- Coplanarity issues owing to the lead-free solders’ higher surface tension.
- Paste extrusion during stenciling due to variations in solder coating thickness on pads.
Fortunately, careful surface finish process control can prevent these challenges or any associated defects. Laminate damage is avoidable by limiting panel exposure to a maximum of two HASL passes alongside more heat-tolerant materials. The matter of coating thickness and coplanarity resolves with an adjustment to the total amount of solder dispensed: roughly half that of eutectic tin-lead solder (this also moderates the per-kilogram cost increase of the lead-free solders). Additionally, the primary benefit of the HASL finish is still available with lead-free solders: the intermetallic Cu6Sn5 that forms at the boundary between the copper pad and the tin-containing solder. Not only does this characteristic provide the reliability HASL is well known for, but it also offers exceptional preservation of pad solderability without additional storage or environmental considerations.
Finish Your Design Strong with an Experienced Contract Manufacturer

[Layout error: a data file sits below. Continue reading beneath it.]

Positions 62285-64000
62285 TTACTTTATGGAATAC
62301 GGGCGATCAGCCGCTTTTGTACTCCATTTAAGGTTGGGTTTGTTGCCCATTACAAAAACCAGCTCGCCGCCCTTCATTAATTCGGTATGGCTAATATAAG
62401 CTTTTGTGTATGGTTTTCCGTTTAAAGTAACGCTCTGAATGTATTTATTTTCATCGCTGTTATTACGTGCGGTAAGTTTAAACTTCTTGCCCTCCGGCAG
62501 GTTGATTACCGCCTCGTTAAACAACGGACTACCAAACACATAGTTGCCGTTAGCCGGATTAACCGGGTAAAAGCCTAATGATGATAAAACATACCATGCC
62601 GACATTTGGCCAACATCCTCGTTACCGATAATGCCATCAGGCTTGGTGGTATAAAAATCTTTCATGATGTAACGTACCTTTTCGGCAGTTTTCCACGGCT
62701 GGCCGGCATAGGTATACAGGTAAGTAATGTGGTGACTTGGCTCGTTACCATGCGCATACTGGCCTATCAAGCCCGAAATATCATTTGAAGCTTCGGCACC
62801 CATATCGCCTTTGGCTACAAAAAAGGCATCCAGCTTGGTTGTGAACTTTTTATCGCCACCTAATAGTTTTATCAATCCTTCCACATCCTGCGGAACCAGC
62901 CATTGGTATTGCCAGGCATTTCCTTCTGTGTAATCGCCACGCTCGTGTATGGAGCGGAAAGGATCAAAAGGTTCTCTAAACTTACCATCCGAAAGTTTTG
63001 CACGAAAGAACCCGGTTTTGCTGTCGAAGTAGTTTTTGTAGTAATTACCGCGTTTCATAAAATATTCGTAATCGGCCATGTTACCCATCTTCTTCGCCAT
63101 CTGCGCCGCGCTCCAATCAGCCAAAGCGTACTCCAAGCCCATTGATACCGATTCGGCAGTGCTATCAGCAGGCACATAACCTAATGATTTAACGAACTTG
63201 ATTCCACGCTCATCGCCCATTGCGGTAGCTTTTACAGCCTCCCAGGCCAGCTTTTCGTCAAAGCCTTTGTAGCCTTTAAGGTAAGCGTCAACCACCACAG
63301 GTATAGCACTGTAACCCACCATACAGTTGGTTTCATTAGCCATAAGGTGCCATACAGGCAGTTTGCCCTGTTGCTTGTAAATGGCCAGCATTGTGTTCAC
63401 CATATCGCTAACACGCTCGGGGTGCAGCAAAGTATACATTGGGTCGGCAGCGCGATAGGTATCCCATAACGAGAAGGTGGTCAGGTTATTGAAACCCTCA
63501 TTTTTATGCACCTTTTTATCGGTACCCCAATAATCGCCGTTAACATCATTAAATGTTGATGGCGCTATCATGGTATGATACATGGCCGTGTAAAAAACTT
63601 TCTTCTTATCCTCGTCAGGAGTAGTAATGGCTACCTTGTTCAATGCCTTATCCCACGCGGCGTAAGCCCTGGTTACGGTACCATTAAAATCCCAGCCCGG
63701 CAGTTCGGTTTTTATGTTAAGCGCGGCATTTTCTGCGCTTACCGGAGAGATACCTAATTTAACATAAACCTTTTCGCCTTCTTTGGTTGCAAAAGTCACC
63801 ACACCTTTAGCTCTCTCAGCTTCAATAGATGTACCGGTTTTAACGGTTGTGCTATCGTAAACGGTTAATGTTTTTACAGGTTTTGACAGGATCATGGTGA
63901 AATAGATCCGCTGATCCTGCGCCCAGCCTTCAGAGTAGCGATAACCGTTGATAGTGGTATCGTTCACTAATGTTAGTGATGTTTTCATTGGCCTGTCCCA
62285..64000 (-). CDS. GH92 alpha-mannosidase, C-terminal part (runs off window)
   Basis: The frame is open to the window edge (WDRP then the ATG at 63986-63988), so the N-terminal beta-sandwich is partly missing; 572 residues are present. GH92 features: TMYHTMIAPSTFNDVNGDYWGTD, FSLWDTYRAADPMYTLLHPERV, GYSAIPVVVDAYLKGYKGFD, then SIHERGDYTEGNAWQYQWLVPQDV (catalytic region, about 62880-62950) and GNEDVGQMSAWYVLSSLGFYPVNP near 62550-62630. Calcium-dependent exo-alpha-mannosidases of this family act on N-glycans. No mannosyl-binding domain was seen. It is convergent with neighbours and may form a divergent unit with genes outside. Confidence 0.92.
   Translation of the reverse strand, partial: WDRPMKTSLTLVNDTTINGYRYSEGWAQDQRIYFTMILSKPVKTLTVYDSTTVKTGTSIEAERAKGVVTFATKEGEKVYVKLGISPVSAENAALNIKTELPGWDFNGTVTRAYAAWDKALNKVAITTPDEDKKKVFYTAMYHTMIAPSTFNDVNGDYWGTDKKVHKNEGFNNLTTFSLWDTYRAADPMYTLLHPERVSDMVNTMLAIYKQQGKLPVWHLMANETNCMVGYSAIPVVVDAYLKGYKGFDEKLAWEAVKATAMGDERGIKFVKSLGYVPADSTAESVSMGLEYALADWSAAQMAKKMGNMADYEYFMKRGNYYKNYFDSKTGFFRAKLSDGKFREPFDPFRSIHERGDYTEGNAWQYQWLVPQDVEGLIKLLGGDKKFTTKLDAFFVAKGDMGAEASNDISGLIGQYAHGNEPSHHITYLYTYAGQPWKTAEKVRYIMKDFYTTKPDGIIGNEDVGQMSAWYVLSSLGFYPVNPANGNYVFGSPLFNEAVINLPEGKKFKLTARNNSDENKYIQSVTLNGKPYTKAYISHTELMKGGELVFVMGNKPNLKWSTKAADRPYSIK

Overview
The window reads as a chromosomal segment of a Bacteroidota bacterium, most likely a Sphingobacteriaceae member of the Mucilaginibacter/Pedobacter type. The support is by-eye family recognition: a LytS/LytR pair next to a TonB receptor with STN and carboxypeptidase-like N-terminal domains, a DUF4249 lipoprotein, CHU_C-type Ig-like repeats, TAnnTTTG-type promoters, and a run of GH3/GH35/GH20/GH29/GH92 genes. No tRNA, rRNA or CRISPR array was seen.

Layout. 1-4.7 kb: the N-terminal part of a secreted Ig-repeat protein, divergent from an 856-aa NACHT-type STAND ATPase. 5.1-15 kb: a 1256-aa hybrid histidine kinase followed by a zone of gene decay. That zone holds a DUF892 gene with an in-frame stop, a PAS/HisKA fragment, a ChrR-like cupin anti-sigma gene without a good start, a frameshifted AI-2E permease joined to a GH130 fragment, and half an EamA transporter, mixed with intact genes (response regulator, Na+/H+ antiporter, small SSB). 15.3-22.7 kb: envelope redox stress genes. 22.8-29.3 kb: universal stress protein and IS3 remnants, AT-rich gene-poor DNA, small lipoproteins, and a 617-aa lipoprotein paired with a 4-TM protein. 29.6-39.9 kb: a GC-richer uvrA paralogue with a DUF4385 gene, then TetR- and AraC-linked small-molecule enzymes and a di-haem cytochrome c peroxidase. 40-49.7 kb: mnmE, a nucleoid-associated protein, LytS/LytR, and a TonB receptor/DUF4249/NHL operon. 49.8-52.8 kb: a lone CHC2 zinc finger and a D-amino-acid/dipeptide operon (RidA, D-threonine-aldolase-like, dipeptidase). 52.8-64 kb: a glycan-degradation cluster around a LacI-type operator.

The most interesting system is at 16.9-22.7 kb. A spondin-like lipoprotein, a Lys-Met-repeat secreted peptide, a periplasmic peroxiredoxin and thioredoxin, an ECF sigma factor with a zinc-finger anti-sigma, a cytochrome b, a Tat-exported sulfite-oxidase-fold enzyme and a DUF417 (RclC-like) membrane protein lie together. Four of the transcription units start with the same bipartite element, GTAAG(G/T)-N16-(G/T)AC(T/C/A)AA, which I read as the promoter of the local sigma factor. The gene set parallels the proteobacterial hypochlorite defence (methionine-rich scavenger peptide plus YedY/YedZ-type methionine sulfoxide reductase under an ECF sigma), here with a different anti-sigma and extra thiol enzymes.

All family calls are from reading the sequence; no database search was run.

HASL has drawbacks, but it is a worthy consideration for nearly any assembly as an extension of an already thoroughly well-characterized PCB manufacturing process. Despite some initial trepidation around the required lead-free solder with the RoHS directive, most concerns have fallen by the wayside with improved manufacturing experience and material parameters. However, surface finish selection is an involved process with many criteria to weigh for optimal assembly outcomes. Here at VSE, we’re a team of engineers committed to building electronics for our customers, including a full review and analysis of designs for optimal process suitability. Over forty years alongside our valued manufacturing partners, we’ve produced PCBAs for various life-saving and life-changing applications.